Gesture interfaces let users interact with technology using hand movements and poses. Unlike touch input, gestures can be performed away from devices in the larger space around them. This allows users to provide input without reaching out to touch a device or without picking it up. We call this type of input above-device interaction, as users gesture over devices which are placed on a flat surface, like a desk or table. Above-device gestures may be useful when users are unable to touch a device (when their hands are messy, for example) or when touching a device would be less convenient (when wanting to interact quickly from a distance, for example).

Our research focuses on above-device interaction with mobile devices, such as phones. Most research in this area has focused on sensing gesture interactions. Little is known about how to design above-device gestures which are usable and acceptable to users, which is where our research comes in. We ran two studies to look at above-device gesture design further: we gathered gesture ideas from users in a guessability study and then ran an online survey to evaluate some of these gestures further. You can view this survey here.

The outcomes of these studies are a set of evaluated above-device gestures and design recommendations for designing good above-device interactions. This work was presented at Mobile HCI ’14 as a poster [1].


Our User-Designed Gestures

We selected two gestures for each mobile phone task from our first study. Gestures were selected based on popularity (called agreement by others) and consistency. Rather than select based on agreement alone, we wanted gestures which could be combined with other gestures in a coherent way. Agreement alone is not a good way of selecting gestures, as our online evaluation actually found that some of the most popular gestures were not as socially acceptable as their alternatives.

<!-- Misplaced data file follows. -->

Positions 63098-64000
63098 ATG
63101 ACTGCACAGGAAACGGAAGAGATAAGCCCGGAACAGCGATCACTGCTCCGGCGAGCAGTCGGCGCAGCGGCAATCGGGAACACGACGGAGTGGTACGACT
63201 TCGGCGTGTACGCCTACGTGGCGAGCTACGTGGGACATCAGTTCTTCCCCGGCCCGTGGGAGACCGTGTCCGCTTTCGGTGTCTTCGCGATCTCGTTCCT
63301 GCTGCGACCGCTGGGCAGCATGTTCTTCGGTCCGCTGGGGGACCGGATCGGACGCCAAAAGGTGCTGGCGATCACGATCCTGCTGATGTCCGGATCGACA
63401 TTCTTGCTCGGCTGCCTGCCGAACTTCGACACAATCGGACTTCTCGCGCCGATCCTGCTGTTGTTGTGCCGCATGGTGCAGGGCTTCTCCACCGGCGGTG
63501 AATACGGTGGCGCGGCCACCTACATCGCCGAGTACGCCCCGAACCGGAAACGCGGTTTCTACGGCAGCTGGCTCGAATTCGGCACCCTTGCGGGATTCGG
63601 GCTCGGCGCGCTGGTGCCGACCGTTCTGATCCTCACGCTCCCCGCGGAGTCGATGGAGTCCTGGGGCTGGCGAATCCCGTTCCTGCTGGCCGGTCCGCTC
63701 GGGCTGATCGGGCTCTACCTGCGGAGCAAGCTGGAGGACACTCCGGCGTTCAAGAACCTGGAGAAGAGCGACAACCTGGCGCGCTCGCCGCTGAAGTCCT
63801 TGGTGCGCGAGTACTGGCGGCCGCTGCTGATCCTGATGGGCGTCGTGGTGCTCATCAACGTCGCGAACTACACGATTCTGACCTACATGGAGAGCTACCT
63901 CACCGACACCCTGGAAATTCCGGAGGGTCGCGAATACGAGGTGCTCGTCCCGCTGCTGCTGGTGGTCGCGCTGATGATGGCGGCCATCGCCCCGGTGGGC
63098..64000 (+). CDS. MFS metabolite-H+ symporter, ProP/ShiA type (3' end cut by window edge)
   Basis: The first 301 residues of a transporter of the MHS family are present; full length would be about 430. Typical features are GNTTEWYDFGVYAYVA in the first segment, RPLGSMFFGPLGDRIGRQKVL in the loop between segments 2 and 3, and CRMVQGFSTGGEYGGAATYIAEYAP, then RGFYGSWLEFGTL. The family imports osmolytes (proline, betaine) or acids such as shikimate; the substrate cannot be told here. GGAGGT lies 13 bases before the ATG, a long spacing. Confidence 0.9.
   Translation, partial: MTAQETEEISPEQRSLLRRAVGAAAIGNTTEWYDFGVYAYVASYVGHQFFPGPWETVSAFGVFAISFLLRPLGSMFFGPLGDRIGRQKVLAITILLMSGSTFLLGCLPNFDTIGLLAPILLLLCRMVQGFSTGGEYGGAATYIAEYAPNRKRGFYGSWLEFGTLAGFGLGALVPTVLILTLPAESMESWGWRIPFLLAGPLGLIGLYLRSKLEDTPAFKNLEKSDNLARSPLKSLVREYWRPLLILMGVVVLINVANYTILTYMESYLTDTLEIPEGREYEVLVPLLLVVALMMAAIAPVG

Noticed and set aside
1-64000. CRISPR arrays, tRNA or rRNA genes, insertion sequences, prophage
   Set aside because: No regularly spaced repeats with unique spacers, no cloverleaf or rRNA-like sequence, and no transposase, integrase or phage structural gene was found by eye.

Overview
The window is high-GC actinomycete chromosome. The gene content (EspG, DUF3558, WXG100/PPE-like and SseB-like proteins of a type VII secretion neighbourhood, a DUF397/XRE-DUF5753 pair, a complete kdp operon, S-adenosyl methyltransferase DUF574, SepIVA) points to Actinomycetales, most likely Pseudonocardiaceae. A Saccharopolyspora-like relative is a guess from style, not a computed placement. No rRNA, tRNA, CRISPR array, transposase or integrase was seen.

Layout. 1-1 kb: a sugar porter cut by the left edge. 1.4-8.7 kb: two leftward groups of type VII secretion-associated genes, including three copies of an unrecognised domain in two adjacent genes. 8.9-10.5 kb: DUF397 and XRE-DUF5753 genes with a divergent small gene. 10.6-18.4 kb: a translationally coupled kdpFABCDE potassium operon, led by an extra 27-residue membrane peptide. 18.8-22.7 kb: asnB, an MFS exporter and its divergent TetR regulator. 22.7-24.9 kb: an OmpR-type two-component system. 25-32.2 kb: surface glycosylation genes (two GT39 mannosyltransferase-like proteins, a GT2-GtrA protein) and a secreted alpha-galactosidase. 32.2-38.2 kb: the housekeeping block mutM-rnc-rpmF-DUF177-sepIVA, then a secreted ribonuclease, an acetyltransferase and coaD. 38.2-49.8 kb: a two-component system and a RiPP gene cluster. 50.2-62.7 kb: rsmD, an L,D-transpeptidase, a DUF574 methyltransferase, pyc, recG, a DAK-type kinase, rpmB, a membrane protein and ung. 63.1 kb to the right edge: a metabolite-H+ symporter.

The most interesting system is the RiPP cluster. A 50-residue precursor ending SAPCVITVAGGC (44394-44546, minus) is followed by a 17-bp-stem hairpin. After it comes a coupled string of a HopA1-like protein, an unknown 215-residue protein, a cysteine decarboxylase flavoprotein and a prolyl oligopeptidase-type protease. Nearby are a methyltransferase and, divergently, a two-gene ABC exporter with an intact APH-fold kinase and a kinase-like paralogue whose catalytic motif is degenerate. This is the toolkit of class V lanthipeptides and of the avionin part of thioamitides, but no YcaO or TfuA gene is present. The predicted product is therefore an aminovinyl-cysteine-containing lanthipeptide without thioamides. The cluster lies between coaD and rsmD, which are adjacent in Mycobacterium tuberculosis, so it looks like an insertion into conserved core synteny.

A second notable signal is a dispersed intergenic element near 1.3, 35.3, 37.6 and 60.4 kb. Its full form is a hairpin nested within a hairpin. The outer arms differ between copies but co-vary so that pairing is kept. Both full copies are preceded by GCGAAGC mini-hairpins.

We now describe our gestures and link to videos describing them. See our paper [1] for evaluation results. Click on the gesture names to see a video demonstration.

Check Messages

Swipe: User swipes quickly over the device. Can be from left-to-right or from right-to-left.
Draw Rectangle: User extends their finger and traces a rectangle over the device. Imitates the envelope icon used for messages.

Select Item

Finger Count: User selects from numbered targets by extending their fingers.
Point and Tap: User points over the item to be selected then makes a selection by “tapping” with their finger.

Note: We also used these gestures in [2] (see here for more information).

Move Left and Right

Swipe: User swipes over the device to the left or right.
Flick: User holds their hand over the device and flicks their whole hand to the left or right.

Note: We did not look at any specific mapping of gesture direction to navigation behaviour. This seems to be a controversial subject. If a user flicks their hand to the left, should the content move left (i.e. navigate right) or should the viewport move left (i.e. navigate left)?

Delete Item

Scrunch: User holds their hand over the device then makes a fist, as though scrunching up a piece of paper.
Draw X: User extends their finger and draws a cross symbol, as though scoring something out.

Place Phone Call

Phone Symbol: User makes a telephone symbol with their hand (like the “hang loose” gesture).
Dial: User extends their finger and draws a circle, as though dialling an old rotary telephone.

Dismiss / Close Item

Brush Away: User gestures over the device as though they were brushing something away.
Wave Hand: User waves back and forth over their device, as though waving goodbye.

Answer Incoming Call

Swipe: As above.
Pick Up: User holds their hand over the device then raises it, as though picking up a telephone.

Ignore Incoming Call

Brush Away: As above.
Wave Hand: As above.

Place Call on Hold

One Moment: User extends their index finger and holds that pose, as though signalling “one moment” to someone.
Lower Hand: User lowers their hand with their fingers fully extended, as though holding something down.

End Current Call

Wave Hand: As above.
Place Down: Opposite of “Pick Up”, described above.

Check Calendar / Query

Thumb Out: User extends their thumb and alternates between thumbs up and thumbs down.
Draw ? Symbol: User extends their finger and traces a question mark symbol over the device.

Accept and Reject

Thumb Up and Down: User makes the “thumb up” or “thumb down” gesture.
Draw Tick and Cross: User extends their finger and draws a tick or a cross symbol over the device.


Design Recommendations

Give non-visual feedback during interaction

Feedback during gestures is important because it shows users that the interface is responding to their gestures and it helps them gesture effectively. However, above-device gestures take place over a phone so visual feedback will not always be visible. Instead, other modalities (like audio or tactile [2]) should be used.